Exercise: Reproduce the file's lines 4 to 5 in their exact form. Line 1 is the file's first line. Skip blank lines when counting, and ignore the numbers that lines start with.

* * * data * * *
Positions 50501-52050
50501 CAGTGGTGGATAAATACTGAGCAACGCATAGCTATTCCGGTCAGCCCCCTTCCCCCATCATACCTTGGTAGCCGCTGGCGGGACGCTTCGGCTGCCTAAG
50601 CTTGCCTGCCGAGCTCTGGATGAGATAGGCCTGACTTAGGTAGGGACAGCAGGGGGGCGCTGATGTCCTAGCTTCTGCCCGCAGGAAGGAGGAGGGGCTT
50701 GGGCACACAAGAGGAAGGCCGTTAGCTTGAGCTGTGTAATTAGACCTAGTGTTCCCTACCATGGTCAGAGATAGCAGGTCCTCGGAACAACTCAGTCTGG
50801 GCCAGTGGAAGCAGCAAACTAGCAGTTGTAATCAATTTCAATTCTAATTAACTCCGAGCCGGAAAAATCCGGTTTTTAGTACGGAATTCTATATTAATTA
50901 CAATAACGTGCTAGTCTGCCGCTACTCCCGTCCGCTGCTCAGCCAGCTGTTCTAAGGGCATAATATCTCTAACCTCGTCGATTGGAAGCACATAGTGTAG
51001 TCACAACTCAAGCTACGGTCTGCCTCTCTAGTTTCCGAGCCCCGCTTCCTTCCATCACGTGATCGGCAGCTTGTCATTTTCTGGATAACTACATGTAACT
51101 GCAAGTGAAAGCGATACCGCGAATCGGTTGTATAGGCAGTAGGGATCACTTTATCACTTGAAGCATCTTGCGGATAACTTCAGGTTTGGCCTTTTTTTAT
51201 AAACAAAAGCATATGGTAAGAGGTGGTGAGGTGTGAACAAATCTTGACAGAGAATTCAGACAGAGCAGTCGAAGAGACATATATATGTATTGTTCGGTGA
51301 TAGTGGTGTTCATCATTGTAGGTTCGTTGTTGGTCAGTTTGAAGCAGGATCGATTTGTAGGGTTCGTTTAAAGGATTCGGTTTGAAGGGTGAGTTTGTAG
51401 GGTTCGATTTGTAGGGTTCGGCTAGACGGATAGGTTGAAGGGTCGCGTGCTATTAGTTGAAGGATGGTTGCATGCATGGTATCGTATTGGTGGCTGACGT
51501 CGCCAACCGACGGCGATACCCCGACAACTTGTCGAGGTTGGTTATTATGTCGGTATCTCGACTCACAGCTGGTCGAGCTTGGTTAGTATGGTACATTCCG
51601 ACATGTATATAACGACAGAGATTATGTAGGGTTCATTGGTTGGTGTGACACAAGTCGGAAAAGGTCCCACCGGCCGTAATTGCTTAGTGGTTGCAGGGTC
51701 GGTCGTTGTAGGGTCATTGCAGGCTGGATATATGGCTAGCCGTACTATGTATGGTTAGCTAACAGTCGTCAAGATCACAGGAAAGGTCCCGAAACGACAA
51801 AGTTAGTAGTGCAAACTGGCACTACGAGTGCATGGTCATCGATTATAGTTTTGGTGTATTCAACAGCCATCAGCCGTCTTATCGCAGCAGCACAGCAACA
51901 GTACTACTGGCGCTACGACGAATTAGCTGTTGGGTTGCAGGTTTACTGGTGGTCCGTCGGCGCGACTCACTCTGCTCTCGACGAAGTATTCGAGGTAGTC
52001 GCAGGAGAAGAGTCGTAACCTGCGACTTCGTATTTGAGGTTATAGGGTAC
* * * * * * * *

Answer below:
50701 GGGCACACAAGAGGAAGGCCGTTAGCTTGAGCTGTGTAATTAGACCTAGTGTTCCCTACCATGGTCAGAGATAGCAGGTCCTCGGAACAACTCAGTCTGG
50801 GCCAGTGGAAGCAGCAAACTAGCAGTTGTAATCAATTTCAATTCTAATTAACTCCGAGCCGGAAAAATCCGGTTTTTAGTACGGAATTCTATATTAATTA